The diary entries and letters that Scott wrote in this tent are terribly poignant and evocative. “Had we lived,” he wrote on the last day, “I should have had a tale to tell of the hardihood, endurance, and courage of my companions which would have stirred the heart of every Englishman. These rough notes and our dead bodies must tell the tale.”
In a letter addressed “To my Widow,” Scott wrote: “What lots and lots I could tell you of this journey. How much better has it been than lounging in too great comfort at home.”
Scott’s diary was found on Nov. 12, 1912, when a search party finally reached the tent and discovered the three men still cocooned in their sleeping bags. By that time they had been dead for over seven months. In his book The Worst Journey in the World, Apsley Cherry-Gerrard—one of the 16 men on the initial leg to the South Pole—described the makeshift funeral he and his three search party members conducted.
“Atkinson read the lesson from the Burial Service from Corinthians,” he wrote. “Perhaps it has never been read in a more magnificent cathedral and under more impressive circumstances—for it is a grave which kings must envy.”
When it came time to leave the bodies, the search team removed the poles from the tent, allowed it to collapse on their fallen colleagues, and built a cairn of snow on top. To finish, they took a pair of skis and fashioned a cross, which they placed atop the cairn. Having read Scott’s diary and learned the fate of Oates, they searched for him, but couldn’t find a trace. The team built another cairn near the tent to honor him.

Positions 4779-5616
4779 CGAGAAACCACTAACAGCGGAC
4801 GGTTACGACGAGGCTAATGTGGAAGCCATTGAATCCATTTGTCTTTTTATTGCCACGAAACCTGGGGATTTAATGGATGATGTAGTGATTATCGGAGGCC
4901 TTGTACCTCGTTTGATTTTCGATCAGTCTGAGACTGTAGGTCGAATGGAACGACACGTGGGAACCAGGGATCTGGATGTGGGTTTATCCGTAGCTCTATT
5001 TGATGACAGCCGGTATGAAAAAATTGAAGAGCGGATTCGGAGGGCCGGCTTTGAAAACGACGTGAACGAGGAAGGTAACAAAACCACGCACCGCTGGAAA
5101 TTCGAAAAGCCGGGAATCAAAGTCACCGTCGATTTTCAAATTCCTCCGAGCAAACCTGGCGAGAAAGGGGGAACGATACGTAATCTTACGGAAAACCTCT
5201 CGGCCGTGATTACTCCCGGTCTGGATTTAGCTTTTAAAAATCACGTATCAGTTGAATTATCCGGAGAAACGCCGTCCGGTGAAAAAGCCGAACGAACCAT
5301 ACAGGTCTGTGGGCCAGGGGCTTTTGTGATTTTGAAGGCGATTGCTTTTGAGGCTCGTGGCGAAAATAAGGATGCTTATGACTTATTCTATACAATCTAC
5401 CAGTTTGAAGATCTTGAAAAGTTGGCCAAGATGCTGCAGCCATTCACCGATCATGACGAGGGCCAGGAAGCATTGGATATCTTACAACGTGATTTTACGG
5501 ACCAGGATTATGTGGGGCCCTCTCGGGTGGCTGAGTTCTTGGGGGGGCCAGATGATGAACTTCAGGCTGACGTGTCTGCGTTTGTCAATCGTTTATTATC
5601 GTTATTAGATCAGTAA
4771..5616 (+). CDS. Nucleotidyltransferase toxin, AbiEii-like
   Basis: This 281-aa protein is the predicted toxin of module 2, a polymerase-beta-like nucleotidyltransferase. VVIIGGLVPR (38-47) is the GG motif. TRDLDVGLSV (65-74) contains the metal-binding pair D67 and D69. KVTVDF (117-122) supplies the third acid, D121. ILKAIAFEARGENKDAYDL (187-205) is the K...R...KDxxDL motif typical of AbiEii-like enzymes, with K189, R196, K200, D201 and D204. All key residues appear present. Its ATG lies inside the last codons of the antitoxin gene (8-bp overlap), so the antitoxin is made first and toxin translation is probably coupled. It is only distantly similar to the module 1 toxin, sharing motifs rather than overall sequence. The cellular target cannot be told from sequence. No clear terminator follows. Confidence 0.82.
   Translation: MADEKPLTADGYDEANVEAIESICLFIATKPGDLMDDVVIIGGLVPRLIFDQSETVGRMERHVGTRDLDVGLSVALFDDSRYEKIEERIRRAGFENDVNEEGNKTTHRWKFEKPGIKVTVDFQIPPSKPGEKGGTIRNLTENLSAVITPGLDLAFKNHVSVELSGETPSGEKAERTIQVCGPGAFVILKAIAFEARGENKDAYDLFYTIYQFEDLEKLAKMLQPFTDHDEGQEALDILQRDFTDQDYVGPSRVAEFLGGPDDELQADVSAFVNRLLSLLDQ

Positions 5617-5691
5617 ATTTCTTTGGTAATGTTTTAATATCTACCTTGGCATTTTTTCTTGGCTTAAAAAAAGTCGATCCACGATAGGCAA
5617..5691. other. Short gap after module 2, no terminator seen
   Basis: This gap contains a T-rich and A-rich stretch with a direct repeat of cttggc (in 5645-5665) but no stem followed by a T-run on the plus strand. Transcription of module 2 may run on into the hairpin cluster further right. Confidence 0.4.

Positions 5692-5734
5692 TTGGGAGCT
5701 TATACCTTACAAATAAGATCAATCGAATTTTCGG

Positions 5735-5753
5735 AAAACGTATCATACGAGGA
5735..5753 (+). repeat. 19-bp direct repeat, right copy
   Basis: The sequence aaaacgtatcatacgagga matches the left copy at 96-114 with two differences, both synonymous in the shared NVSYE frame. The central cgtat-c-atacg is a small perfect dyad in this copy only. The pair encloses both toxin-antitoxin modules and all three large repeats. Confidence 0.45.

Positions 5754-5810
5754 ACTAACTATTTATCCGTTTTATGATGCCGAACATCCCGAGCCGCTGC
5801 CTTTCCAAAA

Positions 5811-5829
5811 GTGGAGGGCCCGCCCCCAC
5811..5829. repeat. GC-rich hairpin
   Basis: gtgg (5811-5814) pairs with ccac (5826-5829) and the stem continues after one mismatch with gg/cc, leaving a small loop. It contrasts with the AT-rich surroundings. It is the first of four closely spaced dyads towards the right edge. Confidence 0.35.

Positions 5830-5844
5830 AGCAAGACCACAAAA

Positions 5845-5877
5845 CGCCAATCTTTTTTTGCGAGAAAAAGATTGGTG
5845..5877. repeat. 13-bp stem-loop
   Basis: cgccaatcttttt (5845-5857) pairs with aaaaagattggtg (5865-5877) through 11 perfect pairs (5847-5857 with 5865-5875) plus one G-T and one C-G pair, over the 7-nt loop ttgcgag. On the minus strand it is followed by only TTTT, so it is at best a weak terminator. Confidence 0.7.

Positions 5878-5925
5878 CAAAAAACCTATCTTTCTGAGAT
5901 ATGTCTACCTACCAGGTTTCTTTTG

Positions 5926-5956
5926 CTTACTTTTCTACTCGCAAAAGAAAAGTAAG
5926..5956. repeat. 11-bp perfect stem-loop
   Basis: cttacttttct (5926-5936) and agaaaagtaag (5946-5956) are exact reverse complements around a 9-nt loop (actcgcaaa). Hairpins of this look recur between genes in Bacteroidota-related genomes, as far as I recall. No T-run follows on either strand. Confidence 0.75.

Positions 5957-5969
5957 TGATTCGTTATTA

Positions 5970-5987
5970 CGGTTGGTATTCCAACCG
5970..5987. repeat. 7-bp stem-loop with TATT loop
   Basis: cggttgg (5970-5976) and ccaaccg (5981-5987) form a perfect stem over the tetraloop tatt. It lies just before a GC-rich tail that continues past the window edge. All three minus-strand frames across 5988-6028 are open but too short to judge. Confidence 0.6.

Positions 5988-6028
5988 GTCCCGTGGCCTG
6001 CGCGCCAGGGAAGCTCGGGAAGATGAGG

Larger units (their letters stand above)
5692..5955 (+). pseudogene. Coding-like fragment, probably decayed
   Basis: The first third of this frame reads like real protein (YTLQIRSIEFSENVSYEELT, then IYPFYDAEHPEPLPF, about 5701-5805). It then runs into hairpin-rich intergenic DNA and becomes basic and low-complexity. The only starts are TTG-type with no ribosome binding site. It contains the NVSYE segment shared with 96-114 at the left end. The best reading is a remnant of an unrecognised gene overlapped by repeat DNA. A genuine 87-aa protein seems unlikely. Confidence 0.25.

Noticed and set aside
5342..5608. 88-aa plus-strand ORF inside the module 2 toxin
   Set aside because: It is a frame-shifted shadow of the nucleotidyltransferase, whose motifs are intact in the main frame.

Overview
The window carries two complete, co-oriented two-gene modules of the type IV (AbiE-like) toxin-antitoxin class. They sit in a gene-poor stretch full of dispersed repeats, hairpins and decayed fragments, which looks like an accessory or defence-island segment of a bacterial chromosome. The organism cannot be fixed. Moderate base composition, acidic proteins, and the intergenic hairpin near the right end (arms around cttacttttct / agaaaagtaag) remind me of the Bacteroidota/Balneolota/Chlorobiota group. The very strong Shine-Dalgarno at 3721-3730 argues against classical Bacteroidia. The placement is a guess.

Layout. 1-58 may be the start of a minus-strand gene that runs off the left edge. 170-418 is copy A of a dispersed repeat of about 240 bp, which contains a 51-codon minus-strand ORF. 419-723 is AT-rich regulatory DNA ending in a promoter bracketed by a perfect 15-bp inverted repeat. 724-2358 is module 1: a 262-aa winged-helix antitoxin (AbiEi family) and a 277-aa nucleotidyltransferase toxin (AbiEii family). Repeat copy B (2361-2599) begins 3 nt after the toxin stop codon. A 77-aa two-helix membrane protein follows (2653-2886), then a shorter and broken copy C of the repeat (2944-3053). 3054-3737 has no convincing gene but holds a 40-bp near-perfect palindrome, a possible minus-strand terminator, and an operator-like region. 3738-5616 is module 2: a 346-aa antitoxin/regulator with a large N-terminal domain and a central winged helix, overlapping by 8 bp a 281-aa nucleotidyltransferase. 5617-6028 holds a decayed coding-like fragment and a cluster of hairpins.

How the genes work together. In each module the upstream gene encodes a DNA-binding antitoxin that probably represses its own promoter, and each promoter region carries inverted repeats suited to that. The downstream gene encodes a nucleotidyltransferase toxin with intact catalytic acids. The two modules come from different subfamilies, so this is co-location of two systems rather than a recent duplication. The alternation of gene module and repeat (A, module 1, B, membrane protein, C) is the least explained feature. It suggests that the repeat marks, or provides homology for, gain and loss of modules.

Given the harrowing demise of Scott and his South Pole team, it’s not surprising it took over 100 years for anyone to reattempt his journey. But in October 2013, after 10 years of planning, Ben Saunders and Tarka L’Herpiniere embarked on a quest to retrace Scott’s steps and complete the unfinished last leg. Departing from Scott’s hut on the coast of the Ross Sea, Saunders and L’erpiniere spent 104 days skiing to the South Pole and back, each pulling a sledge weighing up to 440 pounds.
On Feb. 7, 2014, the duo became the first to complete Scott’s journey—1,800 miles on foot, walking an average of 17 miles per day in wind chill as low as -50 degrees Fahrenheit. It’s amazing the innovations a century brings: Instead of writing journal entries in pencil at the end of each day, Saunders blogged on a laptop customized to withstand the cold. At the end of each day, he uploaded text, photos, videos, and GPS stats to a website that tracked their movements.
Scott’s expedition diary has been published in blog format at the University of Cambridge’s Scott Polar Research Institute site. The blog detailing Saunders and L’Herpiniere’s journey is online at ScottExpedition.com. For a harrowing insight into the triumphs and agonies of polar exploration—and a look at how extreme trekking has changed in a hundred years—read one after the other. Visualize the terrain by looking at Antarctica up close via Google Street View.